UAE ratifies the 1996 Protocol to LLMC 1976

Insights / 16-02-2021 / Dubai

On 10 October 1957, the International Convention relating to the Limitation of the Liability of Owners of Sea-Going Ships was signed in Brussels (the “Brussels Convention”). On 19 November 1976, the Limitation of Liability for Maritime Claims Convention 1976 (the “LLMC”) was signed in London, addressing some of the pitfalls in the Brussels Convention. The LLMC continues to be the “base” Convention regulating shipowners’ ability to limit liability in certain circumstances.

It is important for shipowners/operators to be able to limit liability to a known amount in response to certain risks so that they can: (a) undertake an informed risk assessment and; (b) procure appropriate insurance. In order to encourage international trade and movement of vessels through numerous jurisdictions with different laws, a unified universal regime for limitation of liability was necessary. This led to the Conventions being signed. With the passage of time and as a result of additional experience on how they were being applied, the Conventions have been updated with protocols.

On 4 August 1997, the UAE ratified the LLMC. Despite the fact that the LLMC had been amended by a Protocol in 1996 (the “1996 Protocol”), the 1996 Protocol remained unratified by the UAE until recently. On 10 November 2020, the UAE ratified the 1996 Protocol by virtue of the Federal Decree No. 167 of 2020. The non-ratification of the 1996 Protocol by the UAE for over 23 years had led to interesting practical implications in litigation before the UAE courts with regard to the LLMC. This article aims to consider the practical implications of both non-ratification and ratification of the 1996 Protocol.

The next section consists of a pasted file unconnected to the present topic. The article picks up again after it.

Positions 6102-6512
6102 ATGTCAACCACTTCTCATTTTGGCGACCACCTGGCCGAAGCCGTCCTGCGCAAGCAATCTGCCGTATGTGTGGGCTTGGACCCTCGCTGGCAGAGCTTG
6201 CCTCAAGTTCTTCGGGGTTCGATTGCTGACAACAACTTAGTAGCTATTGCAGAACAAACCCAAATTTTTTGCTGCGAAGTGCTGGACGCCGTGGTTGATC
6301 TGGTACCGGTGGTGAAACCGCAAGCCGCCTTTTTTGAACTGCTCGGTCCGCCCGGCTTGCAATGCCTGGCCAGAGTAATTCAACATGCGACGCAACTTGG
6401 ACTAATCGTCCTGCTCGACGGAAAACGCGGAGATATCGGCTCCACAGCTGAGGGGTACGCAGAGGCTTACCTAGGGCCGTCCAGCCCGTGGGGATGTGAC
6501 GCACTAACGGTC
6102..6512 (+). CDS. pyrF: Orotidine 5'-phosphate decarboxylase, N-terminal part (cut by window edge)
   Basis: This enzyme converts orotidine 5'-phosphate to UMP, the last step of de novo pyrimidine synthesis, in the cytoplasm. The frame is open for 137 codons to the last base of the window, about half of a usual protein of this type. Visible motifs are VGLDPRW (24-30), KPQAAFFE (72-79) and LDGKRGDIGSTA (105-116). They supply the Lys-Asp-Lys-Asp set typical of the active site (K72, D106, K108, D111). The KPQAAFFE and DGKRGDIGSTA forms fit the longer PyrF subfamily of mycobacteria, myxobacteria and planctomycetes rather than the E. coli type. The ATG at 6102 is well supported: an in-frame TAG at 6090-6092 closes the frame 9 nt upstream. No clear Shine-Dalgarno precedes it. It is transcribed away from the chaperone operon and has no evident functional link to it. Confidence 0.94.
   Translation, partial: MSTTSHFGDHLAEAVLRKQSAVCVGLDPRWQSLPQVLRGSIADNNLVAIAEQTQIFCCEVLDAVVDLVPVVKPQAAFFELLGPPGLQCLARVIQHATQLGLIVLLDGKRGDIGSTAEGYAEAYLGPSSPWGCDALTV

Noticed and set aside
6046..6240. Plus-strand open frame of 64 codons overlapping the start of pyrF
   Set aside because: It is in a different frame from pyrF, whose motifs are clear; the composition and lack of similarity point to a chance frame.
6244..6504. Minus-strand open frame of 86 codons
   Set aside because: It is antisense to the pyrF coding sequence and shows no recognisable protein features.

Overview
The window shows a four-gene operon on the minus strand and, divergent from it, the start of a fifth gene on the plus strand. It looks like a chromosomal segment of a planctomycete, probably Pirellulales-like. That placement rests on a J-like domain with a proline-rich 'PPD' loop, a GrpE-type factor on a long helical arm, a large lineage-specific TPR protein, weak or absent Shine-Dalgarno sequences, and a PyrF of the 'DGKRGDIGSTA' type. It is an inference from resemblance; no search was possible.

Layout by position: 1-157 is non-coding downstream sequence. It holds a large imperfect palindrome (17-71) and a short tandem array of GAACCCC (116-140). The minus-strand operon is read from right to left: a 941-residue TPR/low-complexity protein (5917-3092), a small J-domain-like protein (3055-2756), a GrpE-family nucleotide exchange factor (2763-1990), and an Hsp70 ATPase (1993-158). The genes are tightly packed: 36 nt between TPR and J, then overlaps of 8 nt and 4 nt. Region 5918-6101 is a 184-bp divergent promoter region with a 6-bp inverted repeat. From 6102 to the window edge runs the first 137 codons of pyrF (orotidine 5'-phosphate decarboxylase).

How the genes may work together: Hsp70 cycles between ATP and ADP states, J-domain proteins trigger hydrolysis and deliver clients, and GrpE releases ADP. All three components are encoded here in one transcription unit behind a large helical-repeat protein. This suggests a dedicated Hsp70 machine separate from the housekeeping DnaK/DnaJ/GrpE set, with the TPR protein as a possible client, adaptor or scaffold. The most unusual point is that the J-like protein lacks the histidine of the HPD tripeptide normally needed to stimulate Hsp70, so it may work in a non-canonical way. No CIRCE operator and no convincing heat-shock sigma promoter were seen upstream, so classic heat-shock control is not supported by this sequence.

The limitation of liability under the LLMC overlaps with a local limitation regime under the UAE Commercial Maritime Law No. 26 of 1981 (the “UAE Maritime Code”). The local limitation regime sets out much lower limits than those stipulated under the LLMC and the 1996 Protocol. The table below illustrates an example of the differences between the limitation amounts under the UAE Maritime Code, the LLMC and the 1996 Protocol on a vessel with a gross tonnage of 20,000 tons:

Limitation regime

Limitation Amount for Personal Injury Claims/Loss of life

Limitation Amount for Other Claims/Physical Damages[1]

The UAE Maritime Code

USD 2,722,940.77

USD 1,361,470.38


USD 10,448,745.60

USD 4,938,056.40

The 1996 Protocol (Ratified by the UAE in 2020)

USD 23,655,360.00

USD 11,827,680.00

The 2012 Amended Limits (Not ratified yet by the UAE)

USD 35,719,593.60

USD 17,859,796.80


The UAE Maritime Code was enacted in 1981 after the LLMC was issued in 1976, but prior to its ratification by the UAE in 1997. It seems that UAE legislators had borne in mind the LLMC when the UAE Maritime Code was issued as the scope of application of the limitation regime under the UAE Maritime Code is relatively similar to that of the LLMC, however the monetary limits are different.

In practice, the UAE Courts are yet to rule on which limitation figures are applicable. In the judgment no. 24/2008, the Dubai Cassation Court ruled that a vessel owner is entitled to limit its liability and referred to the provisions of both regimes. However, the limitation figure was not disputed and no decision was made on this issue.